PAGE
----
11. FoughtFyr

    FoughtFyr SDN Lifetime Donor
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    Someone who doesn't understand the difference between arriving at a diagnosis (carpal tunnel) and being a physician (nerve conduction tests and imaging being necessary for workingman's compensation verification and/or assessment of severity for surgical consideration). Just a thought.

    But hey, what do I know? I just want to be an EP {DROOLING}.

    - H
     
  12. southerndoc

    southerndoc life is good
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    I'm sure you know that an MRI of an extremity plus an ER visit and other additional tests do NOT total $5,000.

    We charge $500 for our extremity MRI's. We only charge $1500 for a MRA!

    Evidently everything is bigger in Texas... including prices... or is it that the lies are bigger?
     
  13. DrQuinn

    DrQuinn My name is Neo
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    Don't mess with Texas!
    +pity+
    Q, DO
     
  14. Homunculus

    Homunculus SDN Caveman Administrator
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    what you fail to realize is that the ED isn't a place for most commons. this is probably the biggest adjustment many medstudents have to make. yeah, most commons are on your differential, but "most lethals" are what get eliminated first. it's a difference in philosophy that sets the ED physician apart from other primary care docs.

    but anyway, good luck with your medical career. and a word to the wise-- ED physicians, like nurses, can be your best allies or your worst enemies, and they can make your life easier or harder accordingly.
     
  15. ttusom04

    ttusom04 Member
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    1)I should not have vented on this thread, sorry.
    2)The army assigned me to eamc in december. did not scramble, not that there's anything wrong with that.
    3)EM docs make a lot of money. Maybe I'm jealous
    4)My point was the ER doc never even went in and set eyes on the patient before the five star workup.
     
  16. southerndoc

    southerndoc life is good
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    You knows. If he didn't see the patient beforehand, don't let one rotten apple spoil the whole bunch.

    By the way, you'll have a great time at EAMC. I know two of your chiefs and one of your midlevels.
     
  17. margaritaboy

    margaritaboy Senior Member
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    Oh. Then I think one could logically infer that ALL EM docs practice in that manner and that they're all overpaid dopes. Then again, I'm going into EM, I barely have the cognitive strength to type out a complete sentence.

    :rolleyes:
     
  18. Gleevec

    Gleevec Peter, those are Cheerios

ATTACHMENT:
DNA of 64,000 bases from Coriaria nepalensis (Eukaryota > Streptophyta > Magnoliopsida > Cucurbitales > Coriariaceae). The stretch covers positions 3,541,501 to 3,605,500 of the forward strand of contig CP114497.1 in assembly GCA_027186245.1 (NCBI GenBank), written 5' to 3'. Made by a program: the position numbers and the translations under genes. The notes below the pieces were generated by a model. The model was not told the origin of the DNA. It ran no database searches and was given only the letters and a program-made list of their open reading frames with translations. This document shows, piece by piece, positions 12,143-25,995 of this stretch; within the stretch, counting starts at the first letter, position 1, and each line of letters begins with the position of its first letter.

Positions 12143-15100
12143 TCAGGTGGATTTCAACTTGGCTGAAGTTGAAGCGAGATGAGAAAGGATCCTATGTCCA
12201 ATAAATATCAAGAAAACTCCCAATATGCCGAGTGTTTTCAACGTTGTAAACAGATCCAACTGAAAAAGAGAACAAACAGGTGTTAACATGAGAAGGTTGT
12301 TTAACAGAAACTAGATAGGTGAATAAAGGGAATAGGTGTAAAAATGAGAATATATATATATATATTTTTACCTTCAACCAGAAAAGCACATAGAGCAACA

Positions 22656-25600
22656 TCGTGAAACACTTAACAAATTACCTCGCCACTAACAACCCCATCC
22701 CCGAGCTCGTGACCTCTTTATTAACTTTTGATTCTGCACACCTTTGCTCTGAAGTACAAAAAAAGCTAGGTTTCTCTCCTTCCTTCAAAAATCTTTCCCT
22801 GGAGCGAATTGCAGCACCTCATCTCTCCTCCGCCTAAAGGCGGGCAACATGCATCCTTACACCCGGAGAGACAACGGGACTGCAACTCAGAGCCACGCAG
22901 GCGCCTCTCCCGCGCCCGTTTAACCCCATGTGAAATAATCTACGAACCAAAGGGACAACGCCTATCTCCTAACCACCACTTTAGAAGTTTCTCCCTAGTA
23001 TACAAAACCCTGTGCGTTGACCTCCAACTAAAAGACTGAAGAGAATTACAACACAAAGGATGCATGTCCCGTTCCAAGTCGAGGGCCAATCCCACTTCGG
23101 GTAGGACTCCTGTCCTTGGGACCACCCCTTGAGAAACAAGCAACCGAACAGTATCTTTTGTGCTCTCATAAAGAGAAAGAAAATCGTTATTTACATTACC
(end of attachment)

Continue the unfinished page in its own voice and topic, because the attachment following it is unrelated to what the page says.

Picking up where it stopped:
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    There has been a lot of talk about specialties impinging on each other's turf. Is there any fear that some kind of IM or FP change (like the new classification of internists) might eventually lead to EM docs losing some turf?

    Just curious, since I havent done a rotation in any of those fields, I dont know how much they overlap or if doctors would be interchangeable in that regard. Thanks!
     
  19. Homunculus

    Homunculus SDN Caveman Administrator
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    as an outside observer, i don't think so. in fact, as more and more board certified ED physicians are made, the further and further into the boonies FP docs working ER's have to go to find work. *most* places would rather have bc/be ED doc than a bc/be FP doc simply because that's what the ED doc is trained to do.

    and internists-- i don't think any system would want an internist in an ED because of their unfamiliarity with peds and OB. besides, internists avoid the ED like the plague, and surely the stronger internists would eat the young sell-out if it ever occured. :D
     
  20. uclacrewdude

    uclacrewdude the uclacrewdude abides
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    if anything, arent we going to be taking on more internal and fp caseloads (at least at first) since the ED is the point of entry for a lot of people without healthcare? thats what i anticipate anyway. part of why i wanna do EM, since id like to serve underreps but still have exciting cases.
     
  21. canuck MD

    canuck MD Member
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    IMHO...any specialist/GP who bad mouths an other specialty/GP ...is just a know it all poopoopotypopilosorus:D Didn't anyone learn about teamwork in med school! We need each other...badly! So let's stop the bickering and have a big 'ol medical orgy!:clap: